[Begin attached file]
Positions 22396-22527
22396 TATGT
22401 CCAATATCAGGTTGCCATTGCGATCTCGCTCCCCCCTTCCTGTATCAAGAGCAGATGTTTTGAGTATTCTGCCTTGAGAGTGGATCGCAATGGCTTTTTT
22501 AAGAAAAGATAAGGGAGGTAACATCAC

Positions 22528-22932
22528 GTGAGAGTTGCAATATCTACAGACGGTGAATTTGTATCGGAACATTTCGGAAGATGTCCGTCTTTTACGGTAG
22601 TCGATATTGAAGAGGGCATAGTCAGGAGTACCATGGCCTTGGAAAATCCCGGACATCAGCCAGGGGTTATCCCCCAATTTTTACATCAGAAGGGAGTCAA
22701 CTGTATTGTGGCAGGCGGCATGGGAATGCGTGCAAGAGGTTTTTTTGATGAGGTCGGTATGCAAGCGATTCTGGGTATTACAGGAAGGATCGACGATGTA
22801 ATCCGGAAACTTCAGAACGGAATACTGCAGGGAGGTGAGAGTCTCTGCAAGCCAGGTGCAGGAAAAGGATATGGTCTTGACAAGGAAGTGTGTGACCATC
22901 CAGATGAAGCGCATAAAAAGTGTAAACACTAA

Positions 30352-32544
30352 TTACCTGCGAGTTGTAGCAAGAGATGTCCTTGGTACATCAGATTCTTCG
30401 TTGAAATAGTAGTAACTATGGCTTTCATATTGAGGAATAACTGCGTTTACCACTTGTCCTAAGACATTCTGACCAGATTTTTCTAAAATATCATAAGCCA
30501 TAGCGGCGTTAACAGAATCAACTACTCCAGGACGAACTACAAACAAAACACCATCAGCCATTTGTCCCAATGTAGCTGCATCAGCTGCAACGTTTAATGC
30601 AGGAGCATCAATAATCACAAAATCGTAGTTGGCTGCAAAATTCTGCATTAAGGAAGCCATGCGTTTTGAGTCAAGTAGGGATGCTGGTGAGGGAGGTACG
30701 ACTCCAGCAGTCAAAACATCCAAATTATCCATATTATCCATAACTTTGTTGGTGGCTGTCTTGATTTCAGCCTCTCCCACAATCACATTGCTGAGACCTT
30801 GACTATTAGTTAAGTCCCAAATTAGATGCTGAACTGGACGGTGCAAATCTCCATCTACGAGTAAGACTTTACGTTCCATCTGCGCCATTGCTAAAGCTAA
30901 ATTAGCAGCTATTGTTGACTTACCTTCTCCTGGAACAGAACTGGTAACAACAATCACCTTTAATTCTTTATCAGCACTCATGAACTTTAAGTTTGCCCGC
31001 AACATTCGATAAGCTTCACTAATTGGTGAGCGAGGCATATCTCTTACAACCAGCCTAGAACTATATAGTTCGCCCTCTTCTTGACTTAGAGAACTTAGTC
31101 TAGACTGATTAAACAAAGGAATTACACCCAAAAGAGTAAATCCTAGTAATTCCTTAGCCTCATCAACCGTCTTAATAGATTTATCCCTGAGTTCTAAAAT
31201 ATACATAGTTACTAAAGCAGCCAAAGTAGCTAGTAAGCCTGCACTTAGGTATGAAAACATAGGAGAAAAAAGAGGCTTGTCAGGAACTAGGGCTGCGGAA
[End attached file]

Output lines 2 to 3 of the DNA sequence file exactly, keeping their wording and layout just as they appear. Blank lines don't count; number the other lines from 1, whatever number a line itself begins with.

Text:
22396 TATGT
22401 CCAATATCAGGTTGCCATTGCGATCTCGCTCCCCCCTTCCTGTATCAAGAGCAGATGTTTTGAGTATTCTGCCTTGAGAGTGGATCGCAATGGCTTTTTT